A son found his mother, slumped on the floor one night, stiff, unresponsive. He picked her up, thinking she slipped and fell, maybe from a heat stroke, a stressful day, and laid her gently on her bed. Not before he put a cool towel on her forehead and kissed her cheeks as he bade her good night.
The next morning, the son went to check on his mom. He found her just as he laid her, stiff, unresponsive, only this time, life became more urgent. Not his, but for a mother who lived and slumped, as if life never meant anything, as if all it seeks is to leave you stiff, and unresponsive too.
Stroke by stroke, each hour is a gift. Piercing through life, each moment fragile. Now son buries a mother, he first saw stiff, unresponsive. A mother departs, not as she came or lived, despite giving life to sons and daughters who still live.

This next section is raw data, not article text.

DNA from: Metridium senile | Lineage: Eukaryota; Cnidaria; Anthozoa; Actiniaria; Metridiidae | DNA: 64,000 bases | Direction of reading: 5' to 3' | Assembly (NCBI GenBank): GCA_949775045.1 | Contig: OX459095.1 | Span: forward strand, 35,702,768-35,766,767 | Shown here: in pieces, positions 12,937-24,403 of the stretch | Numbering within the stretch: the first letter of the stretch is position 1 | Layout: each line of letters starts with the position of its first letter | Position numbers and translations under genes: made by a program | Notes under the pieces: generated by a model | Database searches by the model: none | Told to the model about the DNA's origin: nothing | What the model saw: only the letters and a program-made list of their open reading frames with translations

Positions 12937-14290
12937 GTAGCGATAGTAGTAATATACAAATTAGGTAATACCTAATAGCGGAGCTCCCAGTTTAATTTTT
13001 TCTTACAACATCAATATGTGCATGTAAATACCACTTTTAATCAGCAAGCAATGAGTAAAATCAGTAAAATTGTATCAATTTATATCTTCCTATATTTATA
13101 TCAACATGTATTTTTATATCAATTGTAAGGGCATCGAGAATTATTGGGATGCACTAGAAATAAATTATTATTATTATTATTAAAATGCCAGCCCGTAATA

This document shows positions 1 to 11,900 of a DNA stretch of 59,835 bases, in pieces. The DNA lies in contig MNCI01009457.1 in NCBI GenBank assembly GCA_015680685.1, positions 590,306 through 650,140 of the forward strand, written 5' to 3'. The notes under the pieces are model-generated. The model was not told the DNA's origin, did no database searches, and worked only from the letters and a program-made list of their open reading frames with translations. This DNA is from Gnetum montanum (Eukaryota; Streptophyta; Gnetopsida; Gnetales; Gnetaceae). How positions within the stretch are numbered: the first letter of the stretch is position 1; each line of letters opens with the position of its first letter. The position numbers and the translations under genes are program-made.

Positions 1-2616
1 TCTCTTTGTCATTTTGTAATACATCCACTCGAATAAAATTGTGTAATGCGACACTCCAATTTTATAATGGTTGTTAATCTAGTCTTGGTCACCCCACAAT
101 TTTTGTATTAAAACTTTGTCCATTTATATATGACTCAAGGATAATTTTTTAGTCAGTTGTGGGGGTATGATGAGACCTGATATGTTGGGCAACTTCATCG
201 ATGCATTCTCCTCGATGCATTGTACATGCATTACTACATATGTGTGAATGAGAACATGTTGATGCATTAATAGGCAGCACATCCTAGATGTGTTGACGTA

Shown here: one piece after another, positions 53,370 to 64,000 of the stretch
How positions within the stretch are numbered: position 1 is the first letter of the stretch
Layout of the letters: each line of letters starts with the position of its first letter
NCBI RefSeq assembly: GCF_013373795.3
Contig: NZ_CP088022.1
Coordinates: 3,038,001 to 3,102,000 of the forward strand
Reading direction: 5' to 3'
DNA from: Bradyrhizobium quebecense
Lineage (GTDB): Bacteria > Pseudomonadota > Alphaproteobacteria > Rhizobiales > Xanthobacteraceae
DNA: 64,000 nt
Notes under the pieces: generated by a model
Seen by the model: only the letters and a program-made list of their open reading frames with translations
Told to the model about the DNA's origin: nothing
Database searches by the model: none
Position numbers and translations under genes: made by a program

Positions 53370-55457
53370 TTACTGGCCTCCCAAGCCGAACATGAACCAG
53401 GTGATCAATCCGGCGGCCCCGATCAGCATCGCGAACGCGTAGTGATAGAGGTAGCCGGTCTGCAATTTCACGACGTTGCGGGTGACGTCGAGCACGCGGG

I am wise enough to see that this mother could be anyone who forgets first to live. So with each passing day, I beg mothers anywhere, do what makes you smile. Cherish sunsets and long walks alone. Be friends with friends who make life glorious till the last call on a Friday evening. Laugh through ice creams and daffodils. Kiss foreheads of little ones and big ones you love. Live so life never finds you stiff and unresponsive.